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Sunday, 26 October 2014

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A voice for the next generation

YOUNG people across Copeland already take part in a host of community activities, schemes and projects.

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THE FUTURE: Robin Whelan (left) and John MacLeod with Sophie Flynn (left) and Bethany Bowe at Inspira (formerly Connexions), one of the organisations we will be focusing on during the campaign

Clubs, groups, support services and organisations are on hand to help youngsters – but their work often goes unnoticed.

Over the coming months, we will be reporting the good work that is going on through the Copeland: The Next Generation campaign.

We will feature individual groups to find out what is available for the next generation.

Emma Dickinson, youth engagement officer for Copeland Council, says a variety of organisations provide a wide range of services and activities for young people and already regularly meet together.

“As well as youth provision, they do come together and talk to each other. They work as a partnership to ensure that services are provided for young people,” she said.

There are also smaller community groups and youth clubs that greatly affect the area they work in.

There is a view that young people often get a bad press.

Emma said: “There are young people that want to be involved in things. Young people themselves feel that it’s a minority that is giving everyone a bad name.

“In some shops, only one or two young people can go in at a time. The majority of young people are good kids, they want to help in the community and make a difference.”

Emma said she has been involved in setting up six youth forums around Copeland, where they have been discussing a variety of issues.

A Youth Council was formed last year where representatives of six youth forums from across the borough meet to discuss issues and put forward proposals.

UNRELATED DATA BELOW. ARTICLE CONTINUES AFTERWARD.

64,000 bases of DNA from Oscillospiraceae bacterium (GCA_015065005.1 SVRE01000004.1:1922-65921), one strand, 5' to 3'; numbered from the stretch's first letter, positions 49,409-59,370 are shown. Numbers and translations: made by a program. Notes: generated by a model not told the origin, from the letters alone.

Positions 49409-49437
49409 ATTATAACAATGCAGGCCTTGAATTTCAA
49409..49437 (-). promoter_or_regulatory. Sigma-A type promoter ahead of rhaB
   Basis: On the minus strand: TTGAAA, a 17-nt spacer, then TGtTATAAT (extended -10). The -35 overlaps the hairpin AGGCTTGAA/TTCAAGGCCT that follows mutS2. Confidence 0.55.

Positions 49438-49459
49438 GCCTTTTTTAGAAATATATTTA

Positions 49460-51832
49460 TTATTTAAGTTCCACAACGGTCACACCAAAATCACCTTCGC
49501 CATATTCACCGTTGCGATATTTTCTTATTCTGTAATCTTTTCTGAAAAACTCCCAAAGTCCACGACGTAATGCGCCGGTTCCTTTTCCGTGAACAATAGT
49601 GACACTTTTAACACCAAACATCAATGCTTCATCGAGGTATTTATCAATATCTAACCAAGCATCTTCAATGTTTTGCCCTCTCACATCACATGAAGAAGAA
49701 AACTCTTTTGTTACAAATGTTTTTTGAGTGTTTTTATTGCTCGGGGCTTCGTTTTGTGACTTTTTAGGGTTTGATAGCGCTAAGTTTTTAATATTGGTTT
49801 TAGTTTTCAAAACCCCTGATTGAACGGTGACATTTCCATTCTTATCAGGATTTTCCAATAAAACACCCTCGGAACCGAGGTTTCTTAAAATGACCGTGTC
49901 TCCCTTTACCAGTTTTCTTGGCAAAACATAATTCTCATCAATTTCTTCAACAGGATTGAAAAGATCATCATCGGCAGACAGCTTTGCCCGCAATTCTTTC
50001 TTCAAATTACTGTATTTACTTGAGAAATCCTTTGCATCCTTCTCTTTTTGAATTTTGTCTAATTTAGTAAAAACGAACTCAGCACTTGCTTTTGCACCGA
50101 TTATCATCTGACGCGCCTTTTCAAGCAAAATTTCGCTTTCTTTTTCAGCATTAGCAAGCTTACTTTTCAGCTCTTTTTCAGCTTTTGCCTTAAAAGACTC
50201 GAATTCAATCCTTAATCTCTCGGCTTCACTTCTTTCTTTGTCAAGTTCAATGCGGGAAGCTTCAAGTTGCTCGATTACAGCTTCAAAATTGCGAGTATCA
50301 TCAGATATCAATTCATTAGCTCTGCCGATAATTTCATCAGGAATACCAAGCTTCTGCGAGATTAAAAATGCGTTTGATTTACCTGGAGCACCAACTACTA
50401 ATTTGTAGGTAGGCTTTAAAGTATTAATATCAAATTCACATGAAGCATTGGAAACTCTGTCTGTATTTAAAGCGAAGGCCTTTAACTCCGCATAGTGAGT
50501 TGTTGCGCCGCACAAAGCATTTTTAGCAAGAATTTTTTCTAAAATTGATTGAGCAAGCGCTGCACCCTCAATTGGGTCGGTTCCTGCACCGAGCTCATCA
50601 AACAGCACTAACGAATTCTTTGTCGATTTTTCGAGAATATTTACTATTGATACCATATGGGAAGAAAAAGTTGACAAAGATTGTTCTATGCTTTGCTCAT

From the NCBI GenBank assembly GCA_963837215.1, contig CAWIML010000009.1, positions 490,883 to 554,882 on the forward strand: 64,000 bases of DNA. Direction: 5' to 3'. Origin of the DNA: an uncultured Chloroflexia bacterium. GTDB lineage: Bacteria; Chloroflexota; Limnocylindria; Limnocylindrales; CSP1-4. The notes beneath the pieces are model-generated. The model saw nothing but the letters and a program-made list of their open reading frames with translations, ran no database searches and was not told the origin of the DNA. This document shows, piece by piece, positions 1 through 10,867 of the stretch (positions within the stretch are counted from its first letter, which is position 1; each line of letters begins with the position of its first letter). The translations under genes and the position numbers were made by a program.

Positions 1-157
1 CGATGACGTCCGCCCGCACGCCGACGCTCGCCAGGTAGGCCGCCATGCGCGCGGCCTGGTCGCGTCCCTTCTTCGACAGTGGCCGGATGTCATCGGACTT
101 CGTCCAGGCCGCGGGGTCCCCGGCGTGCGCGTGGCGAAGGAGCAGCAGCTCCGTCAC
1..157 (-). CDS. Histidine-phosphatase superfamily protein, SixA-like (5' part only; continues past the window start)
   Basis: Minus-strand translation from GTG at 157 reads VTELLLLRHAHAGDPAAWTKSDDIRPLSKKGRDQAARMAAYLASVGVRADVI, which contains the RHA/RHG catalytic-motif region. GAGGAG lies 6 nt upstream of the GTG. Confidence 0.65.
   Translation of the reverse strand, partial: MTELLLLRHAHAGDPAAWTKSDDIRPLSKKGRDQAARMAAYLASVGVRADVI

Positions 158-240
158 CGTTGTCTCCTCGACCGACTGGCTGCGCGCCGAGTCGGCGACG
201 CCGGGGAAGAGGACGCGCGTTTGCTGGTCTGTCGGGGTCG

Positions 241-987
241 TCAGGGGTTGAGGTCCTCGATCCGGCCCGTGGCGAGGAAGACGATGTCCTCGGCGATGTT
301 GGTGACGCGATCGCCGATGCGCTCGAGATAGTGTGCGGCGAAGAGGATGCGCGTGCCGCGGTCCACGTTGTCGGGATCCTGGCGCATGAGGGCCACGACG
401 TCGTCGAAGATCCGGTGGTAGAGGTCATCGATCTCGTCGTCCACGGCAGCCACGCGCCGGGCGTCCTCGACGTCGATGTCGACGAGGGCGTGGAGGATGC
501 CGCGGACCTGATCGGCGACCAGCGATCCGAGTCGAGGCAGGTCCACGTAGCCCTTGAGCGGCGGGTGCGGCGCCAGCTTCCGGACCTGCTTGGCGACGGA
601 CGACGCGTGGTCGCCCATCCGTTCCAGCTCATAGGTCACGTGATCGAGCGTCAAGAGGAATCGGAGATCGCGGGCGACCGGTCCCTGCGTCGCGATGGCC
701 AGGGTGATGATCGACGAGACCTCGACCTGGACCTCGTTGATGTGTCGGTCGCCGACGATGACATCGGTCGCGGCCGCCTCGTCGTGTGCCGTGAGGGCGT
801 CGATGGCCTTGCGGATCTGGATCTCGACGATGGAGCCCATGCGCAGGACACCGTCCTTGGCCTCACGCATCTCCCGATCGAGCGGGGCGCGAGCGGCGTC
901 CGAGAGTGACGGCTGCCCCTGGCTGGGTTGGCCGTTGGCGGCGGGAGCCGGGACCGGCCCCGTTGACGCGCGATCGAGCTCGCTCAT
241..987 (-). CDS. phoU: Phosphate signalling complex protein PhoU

Emma said: “I feel the Youth Council is great as there is a real mix of young people. We have got to look at all young people, normal teenagers who are facing all sorts of pressures and issues growing up.

“Young people do feel the generation gap and they don’t want it to be like that.”

She said youth groups across the borough have organised community events where young and old can meet together, take part in different activities and have fun.

Emma said: “Young people do face so many pressures nowadays, if I was a young person now, I think I would struggle too.”

She said issues surrounding careers and jobs are at the forefront of many young people’s minds. Information about jobs and apprenticeships need to be promoted to show what’s on offer in the borough and further afield.

A government report Positive for Youth was published in 2010. It highlights 40 aspects that need to be addressed. These include empowering young people, providing funding support for young people, targeting apprenticeships more on young adults and transforming vocational education.

Some of these issues are set to be looked at in upcoming editions of The Whitehaven News.

This campaign will include speaking to young people about their hopes and fears for the future and finding out what organisations they are involved in. It will also to highlight the issues that young people face in today’s society.

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